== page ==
Minnesota Management & Budget (MMB) will release its November Budget and Economic Forecast today. We will have to wait till 11:30am for full details, but the headline number is striking:
Strong collections and lower-than-projected spending add to the FY22-23 surplus. Economic headwinds lower expected growth but large leftover surplus and healthy net revenues in FY24-25 create estimated $17.6B available for budget.
Check back after 11:30am.
At the end of the 2022 session, MMB forecast a budget surplus of $12.1 billion for the 2024-25 biennium. Today, that forecast surplus has risen to that headline figure of $17.6 billion.
As Figure 1 shows, this is driven by a much higher forecast for revenues carried over from the 2022-23 biennium in the Beginning Balance. At the end of the session, this was forecast to be $10.4 billion, now it is forecast to be $15.2 billion, an increase of $4.8 billion or 87.1% of the $5.5 billion increase in the Budgetary Balance
Changes in forecasts for revenues and spending, by contrast, account for very little of the change in the forecast for overall Budgetary Balance. Forecast Revenues are now forecast to $410 million higher and Projected Spending $600 million lower.
What increase in revenues is forecast, MMB sees coming from higher forecast Corporate Franchise Tax revenues. In the 2024-25 biennium, these are now forecast to be $832 million higher than they were at the end of the session, as Figure 2 shows. Together with forecast increases in Non-Tax Revenues (up $701 million) and General Sales Tax revenues (up $92 million), this offsets falls in forecast revenues from other taxes, especially Individual Income Taxes, where revenues forecasts are now $975 million lower than they were at the end of the session.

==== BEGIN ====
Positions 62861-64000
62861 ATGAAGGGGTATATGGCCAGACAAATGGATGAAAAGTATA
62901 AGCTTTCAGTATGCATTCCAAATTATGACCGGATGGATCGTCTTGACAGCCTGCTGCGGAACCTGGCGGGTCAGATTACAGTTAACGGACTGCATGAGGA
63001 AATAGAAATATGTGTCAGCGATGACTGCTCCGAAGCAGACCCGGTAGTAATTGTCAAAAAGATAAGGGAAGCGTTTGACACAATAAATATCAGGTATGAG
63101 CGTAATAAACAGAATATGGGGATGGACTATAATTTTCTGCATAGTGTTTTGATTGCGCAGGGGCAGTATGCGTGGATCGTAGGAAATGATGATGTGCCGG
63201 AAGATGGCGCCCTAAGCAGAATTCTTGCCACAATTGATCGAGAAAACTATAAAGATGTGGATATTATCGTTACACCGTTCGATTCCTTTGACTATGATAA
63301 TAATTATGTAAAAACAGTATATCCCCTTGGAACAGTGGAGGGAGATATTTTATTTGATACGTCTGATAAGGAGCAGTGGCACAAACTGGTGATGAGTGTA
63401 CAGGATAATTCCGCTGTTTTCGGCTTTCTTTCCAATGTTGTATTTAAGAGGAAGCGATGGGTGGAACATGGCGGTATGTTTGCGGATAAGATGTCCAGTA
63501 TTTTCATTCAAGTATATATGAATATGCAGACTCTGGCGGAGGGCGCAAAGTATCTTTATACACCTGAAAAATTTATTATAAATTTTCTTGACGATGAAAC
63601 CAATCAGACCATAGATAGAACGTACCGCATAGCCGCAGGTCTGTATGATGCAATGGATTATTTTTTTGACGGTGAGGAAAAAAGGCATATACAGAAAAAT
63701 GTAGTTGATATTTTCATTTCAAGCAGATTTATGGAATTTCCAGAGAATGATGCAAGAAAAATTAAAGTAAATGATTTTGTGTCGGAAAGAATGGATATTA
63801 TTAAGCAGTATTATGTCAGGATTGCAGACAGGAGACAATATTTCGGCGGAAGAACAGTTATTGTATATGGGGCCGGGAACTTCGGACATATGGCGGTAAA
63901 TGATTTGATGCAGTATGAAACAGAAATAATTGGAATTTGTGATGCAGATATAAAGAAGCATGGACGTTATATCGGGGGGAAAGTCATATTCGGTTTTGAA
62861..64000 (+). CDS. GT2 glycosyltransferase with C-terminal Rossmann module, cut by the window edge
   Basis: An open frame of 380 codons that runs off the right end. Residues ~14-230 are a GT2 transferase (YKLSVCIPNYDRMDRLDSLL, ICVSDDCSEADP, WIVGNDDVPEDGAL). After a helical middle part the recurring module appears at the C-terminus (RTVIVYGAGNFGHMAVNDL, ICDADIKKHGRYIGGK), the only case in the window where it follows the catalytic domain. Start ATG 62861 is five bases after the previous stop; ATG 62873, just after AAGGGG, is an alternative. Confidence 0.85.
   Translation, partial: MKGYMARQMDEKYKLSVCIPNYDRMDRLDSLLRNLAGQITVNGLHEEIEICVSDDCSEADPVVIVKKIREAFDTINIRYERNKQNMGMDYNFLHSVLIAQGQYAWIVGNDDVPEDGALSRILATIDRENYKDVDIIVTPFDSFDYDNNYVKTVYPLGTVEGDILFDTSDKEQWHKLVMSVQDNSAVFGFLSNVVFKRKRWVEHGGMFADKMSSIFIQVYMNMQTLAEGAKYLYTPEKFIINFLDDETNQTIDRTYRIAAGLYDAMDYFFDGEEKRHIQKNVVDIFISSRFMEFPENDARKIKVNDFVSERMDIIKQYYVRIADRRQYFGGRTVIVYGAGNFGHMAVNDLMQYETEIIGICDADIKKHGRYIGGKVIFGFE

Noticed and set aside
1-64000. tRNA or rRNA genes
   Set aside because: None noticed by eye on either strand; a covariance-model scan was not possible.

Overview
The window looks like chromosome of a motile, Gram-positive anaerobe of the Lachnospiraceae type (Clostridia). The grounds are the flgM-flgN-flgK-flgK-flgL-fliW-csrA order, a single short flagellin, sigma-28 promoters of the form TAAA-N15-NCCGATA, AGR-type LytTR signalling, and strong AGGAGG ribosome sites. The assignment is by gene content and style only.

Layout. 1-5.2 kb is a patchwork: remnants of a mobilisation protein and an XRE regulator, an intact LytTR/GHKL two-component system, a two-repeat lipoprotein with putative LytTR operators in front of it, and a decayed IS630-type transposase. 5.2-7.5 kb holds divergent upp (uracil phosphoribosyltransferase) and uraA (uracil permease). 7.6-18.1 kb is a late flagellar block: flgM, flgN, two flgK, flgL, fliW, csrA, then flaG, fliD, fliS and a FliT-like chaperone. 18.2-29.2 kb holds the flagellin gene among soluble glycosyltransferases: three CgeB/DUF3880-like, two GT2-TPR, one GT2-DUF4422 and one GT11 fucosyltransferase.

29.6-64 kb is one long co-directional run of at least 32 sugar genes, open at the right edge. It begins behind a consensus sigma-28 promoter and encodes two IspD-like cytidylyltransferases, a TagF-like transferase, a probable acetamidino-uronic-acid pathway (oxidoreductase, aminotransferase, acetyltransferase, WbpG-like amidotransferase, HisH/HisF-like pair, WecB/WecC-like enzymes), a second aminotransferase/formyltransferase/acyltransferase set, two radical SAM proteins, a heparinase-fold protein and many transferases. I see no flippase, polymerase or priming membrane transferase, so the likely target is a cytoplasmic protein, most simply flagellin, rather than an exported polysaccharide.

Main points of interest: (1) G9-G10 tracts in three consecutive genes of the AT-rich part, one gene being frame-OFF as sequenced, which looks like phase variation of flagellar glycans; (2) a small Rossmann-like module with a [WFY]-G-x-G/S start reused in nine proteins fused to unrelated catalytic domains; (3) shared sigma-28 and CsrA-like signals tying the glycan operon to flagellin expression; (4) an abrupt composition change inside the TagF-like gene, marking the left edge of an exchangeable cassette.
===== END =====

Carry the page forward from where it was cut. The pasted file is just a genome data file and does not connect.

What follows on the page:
The decreases in forecasts for spending are primarily driven by falls in forecast Health & Human Services spending, as shown in Figure 3, which are $722 million lower than at the end of the session. This more than offsets modest increases in other categories.
To highlight “structural balance,” Figure 4 “shows forecast revenues and projected spending and excludes the impact of balances from prior years and reserves.” MMB forecasts:
In the FY 2024-25 biennium forecast revenue is expected to exceed base level spending by $6.327 billion and in FY 2026-27 the structural balance is expected to grow to $8.430 billion due to revenue growth outpacing base level spending growth.
There is a good degree of uncertainty around these forecasts, stemming primarily from the uncertain outlook for the state and national economy. Nevertheless, as legislators gather in St. Paul in the New Year, these are the numbers they will be tussling over.